The North American River Otter is listed as “least concern” on the IUCN Red List. Over the past 200 years, their beautiful and soft fur coats were coveted in the fur trade, and contributed to a decline in population. Successful reintroduction efforts have brought them back to stable levels. However, pollution and habitat loss are still the greatest threats to these amazing animals. They are highly sensitive to water pollutants, and scientists often look to otters to help indicate ecosystem issues. Keep this in mind the next time you enjoy a day on the water, and remember to leave nothing but bubbles!

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Photo by Kristin Salisbury

Photo by Kristin Salisbury

Freshwater Turtles

There are about 30 different species of turtles in Florida and each one is unique!

Types of turtles

Appearing on the planet in the Triassic Period (around 215mil years ago), these reptiles have been around since before dinosaurs. In Florida, some prehistoric turtles were often larger than our current ones, but with very similar features. It is not uncommon to find pieces of fossilized turtle shells in rivers and streams.

Once freshwater turtles reach a certain size, they have very few predators and thrive in Florida waters. They feed on vegetation, fish, insects and crustaceans and can be an indicator of current and potential environmental issues. For a visual guide to identifying Florida turtles, visit the Florida Museum website here.

WHere to find them

There’s potential to find turtles in almost any body of water in Florida, but the clear water of the springs makes it extra easy to spot them. As reptiles, they use the sunlight to regulate their body temperature and can often be seen basking on rocks and logs at the river’s edge.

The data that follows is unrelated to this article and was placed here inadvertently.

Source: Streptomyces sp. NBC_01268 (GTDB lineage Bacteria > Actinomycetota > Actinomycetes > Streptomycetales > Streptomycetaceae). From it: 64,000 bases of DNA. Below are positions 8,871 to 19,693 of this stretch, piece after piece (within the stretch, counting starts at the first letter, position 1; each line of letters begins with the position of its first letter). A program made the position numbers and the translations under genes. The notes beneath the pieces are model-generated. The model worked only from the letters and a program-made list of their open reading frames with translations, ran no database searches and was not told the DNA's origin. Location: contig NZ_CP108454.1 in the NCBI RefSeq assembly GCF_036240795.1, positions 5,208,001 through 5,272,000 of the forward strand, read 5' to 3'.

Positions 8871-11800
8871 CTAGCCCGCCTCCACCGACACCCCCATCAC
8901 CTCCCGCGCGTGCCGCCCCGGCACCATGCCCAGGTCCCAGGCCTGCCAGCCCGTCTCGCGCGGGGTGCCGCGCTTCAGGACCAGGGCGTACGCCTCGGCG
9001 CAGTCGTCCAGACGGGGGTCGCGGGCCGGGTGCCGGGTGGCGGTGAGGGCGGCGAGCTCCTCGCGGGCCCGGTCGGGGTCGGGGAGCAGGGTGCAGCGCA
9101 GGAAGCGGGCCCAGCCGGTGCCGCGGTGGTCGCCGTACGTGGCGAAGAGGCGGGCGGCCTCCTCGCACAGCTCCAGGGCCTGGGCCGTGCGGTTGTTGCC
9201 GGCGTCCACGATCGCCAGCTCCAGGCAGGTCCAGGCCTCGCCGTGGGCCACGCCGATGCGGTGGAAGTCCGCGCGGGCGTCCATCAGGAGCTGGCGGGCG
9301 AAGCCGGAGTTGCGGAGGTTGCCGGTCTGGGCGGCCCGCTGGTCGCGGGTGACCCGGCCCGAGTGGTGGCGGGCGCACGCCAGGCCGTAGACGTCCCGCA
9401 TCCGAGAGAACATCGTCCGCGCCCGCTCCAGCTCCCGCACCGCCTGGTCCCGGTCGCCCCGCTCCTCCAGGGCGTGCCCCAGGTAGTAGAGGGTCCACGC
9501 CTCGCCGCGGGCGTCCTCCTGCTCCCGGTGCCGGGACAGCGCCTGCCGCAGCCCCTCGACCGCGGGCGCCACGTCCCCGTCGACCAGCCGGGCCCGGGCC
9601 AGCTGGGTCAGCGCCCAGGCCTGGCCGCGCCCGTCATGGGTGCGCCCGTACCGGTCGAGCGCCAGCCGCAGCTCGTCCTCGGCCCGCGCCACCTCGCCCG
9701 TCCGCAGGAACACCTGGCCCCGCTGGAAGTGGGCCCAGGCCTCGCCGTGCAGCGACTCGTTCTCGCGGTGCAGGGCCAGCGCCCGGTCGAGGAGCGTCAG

In the winter, they will often swim from the cold rivers into the warmer spring waters and sometimes congregate in large numbers for mating purposes.

Photo by Kristin Salisbury

Conservation status

Water pollution and habitat degradation can have a negative effect on any population of turtles, but there are a few listed as “protected” by the Florida Fish and Wildlife Conservation Commission. You can find the list here. Because of this, it is best to enjoy the turtles you find from a distance, and do your best to make sure you’re not having a negative effect on water quality by avoiding use of fertilizers (or using slow-release products) and keeping any septic tanks you have in good repair to avoid leaking into the aquifer.

Photo by David Cobiella

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Photo by Kristin Salisbury

Florida Birds

The subtropical climate makes Florida one of the best places to spot many different species of birds!

Types of birds

With more than 500 different birds statewide, there’s something for everyone to see. From the bald eagle to the ruby-throated hummingbird, the bird species, size, and diversity in Florida is astounding. Since much of the state has an abundance of waterways, waterfowl are one of the most common types of birds to see.  Around the springs and rivers you’ll commonly find egrets, ibis, limpkins, storks, herons, hawks, falcons, and osprey. Now and then, you can see bald eagles flying over the rivers hunting for fish.

WHere to find them

It would be hard to find a place in Florida without birds, but there are areas that have higher concentrations. Check out the Great Florida Birding Trail website for resources and a list of good places to see birds in your area.